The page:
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Democrats Somehow Lose Primaries

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Democrats Somehow Lose Primaries

WASHINGTON, DC—In a surprising last-minute upset, all seven Democratic presidential hopefuls somehow lost the Democratic primaries Tuesday.

Democratic Candidates

"While it's true that the Democratic Party has been struggling to find a strong voice, you can imagine our surprise when results indicated that John Kerry, Howard Dean, Wesley Clark, Joe Lieberman, and John Edwards all failed to carry a single primary," American Research Group political analyst Dick Bennett said late Tuesday. "Oh, and Al Sharpton and Dennis Kucinich, too."

Primaries were held in Delaware, Missouri, Arizona, Oklahoma, and South Carolina, with no single Democratic candidate coming in higher than second place.

Experts are still unsure exactly how Kerry, whom many considered the frontrunner after strong showings in Iowa and New Hampshire, lost to, and along with, every other Democratic candidate.

"Given our standing going into Tuesday, we were surprised not to take at least one state," Kerry campaign manager Mary Beth Cahill said. "But, in all honesty, we were a hell of a lot more baffled that none of the other Democratic candidates won, either."

Aggregate results from the five states, with all districts reporting, show Kerry leading the other candidates, but at a distant second.

"We're going to keep fighting," Kerry said. "I'm not going to throw in the towel just because I have no idea how it is even remotely possible for all of us to lose our own primary."

"I didn't give up in Vietnam, and I won't give up here," Kerry added.

Dean shared Kerry's mixture of confusion and resolve.

"I'd like to thank everyone who worked so hard on my campaign," Dean said. "I'll need your continued support as we go to Michigan, to Washington, to Maine... With your help, I know this campaign, or one of the Democratic campaigns, can take those primaries."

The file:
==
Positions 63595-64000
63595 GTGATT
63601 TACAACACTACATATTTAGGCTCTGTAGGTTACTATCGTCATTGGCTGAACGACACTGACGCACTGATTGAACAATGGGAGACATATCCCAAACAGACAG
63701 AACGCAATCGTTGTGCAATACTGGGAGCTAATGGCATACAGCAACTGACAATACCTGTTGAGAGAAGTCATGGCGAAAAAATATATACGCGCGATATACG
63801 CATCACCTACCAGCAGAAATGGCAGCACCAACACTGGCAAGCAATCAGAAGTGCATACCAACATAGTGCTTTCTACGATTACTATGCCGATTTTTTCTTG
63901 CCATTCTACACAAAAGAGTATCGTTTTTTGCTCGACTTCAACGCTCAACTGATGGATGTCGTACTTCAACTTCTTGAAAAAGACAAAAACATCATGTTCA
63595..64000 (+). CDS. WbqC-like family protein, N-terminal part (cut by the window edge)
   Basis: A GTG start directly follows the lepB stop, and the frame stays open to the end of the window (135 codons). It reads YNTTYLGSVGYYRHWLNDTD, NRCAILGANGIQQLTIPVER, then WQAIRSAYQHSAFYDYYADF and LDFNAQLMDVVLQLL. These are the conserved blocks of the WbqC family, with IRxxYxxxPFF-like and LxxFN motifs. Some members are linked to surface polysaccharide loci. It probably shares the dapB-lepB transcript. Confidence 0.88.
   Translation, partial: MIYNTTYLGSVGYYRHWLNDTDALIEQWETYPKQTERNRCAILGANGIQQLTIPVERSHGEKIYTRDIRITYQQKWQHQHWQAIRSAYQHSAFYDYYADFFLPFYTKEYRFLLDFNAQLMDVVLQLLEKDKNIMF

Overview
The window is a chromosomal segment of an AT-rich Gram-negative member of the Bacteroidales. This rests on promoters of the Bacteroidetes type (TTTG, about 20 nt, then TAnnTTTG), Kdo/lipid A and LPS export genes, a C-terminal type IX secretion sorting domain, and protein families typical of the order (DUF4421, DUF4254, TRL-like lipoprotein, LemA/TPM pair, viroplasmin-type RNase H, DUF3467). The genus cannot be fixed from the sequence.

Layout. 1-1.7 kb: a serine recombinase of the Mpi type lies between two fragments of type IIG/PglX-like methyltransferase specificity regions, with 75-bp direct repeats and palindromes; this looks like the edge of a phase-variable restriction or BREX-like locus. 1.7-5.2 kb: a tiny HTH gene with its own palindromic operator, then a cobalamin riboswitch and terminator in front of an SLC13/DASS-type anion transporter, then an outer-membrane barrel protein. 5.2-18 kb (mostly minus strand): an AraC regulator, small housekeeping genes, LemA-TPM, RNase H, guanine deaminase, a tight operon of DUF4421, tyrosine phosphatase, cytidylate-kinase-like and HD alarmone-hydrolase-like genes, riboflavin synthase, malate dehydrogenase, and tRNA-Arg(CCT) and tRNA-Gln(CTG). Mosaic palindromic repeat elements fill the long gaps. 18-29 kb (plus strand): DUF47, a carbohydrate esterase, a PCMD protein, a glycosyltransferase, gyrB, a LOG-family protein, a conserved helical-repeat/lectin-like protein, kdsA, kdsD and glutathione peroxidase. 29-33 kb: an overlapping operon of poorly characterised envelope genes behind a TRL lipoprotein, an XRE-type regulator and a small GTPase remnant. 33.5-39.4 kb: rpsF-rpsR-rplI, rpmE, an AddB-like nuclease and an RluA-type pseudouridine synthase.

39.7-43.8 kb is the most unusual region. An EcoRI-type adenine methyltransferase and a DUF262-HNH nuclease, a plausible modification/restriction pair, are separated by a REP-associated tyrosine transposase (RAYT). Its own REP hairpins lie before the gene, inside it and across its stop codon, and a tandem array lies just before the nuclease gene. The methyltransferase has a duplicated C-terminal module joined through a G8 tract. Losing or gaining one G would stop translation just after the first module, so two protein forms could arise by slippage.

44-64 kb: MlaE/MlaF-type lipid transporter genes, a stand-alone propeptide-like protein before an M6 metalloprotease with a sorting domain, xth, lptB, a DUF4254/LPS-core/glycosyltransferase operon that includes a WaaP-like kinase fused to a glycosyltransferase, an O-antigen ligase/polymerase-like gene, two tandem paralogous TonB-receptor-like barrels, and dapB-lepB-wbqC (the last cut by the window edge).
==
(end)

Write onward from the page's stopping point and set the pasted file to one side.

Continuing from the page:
After polls closed Tuesday evening, Democratic Party officials were ready to concede defeat, but no one was sure to whom the concession call should be made.

President Bush watches the results of Tuesday's primaries on television.

"Well, we certainly can't blame this one on the Republicans," Democratic National Convention head Terry McAuliffe said. "I guess we have to blame the candidates? Organizers like myself? Negative campaigning? The media?"

McAuliffe said candidates will have to consider how it will look to Americans that Democrats lost in a voting situation where only Democrats were on the ballot.

"While we weren't sure who would win in November, our party really thought we had this one in the bag," McAuliffe said. "But we're not a group that puts its tail between its legs and runs. There's still time to get the message out there: Vote Democrat for Democrat."

Several pundits have already called the Democratic primary loss the worst defeat in the party's history. Appearing on CNN, political analyst Larry Sabato said the results indicate a "combination of voter caution—with voters hesitant to cast votes when no one candidate stands out—a;nd complete and utter mathematic improbability."

"The Democratic Party is in damage-control mode right now," Sabato said. "But remember, that's a mode they're familiar with. They're definitely on the home court here."

Sabato added: "Anyway, in a political era during which Bush can get into the White House with fewer votes than his opponent, even a loss of this magnitude doesn't mean the race is over."

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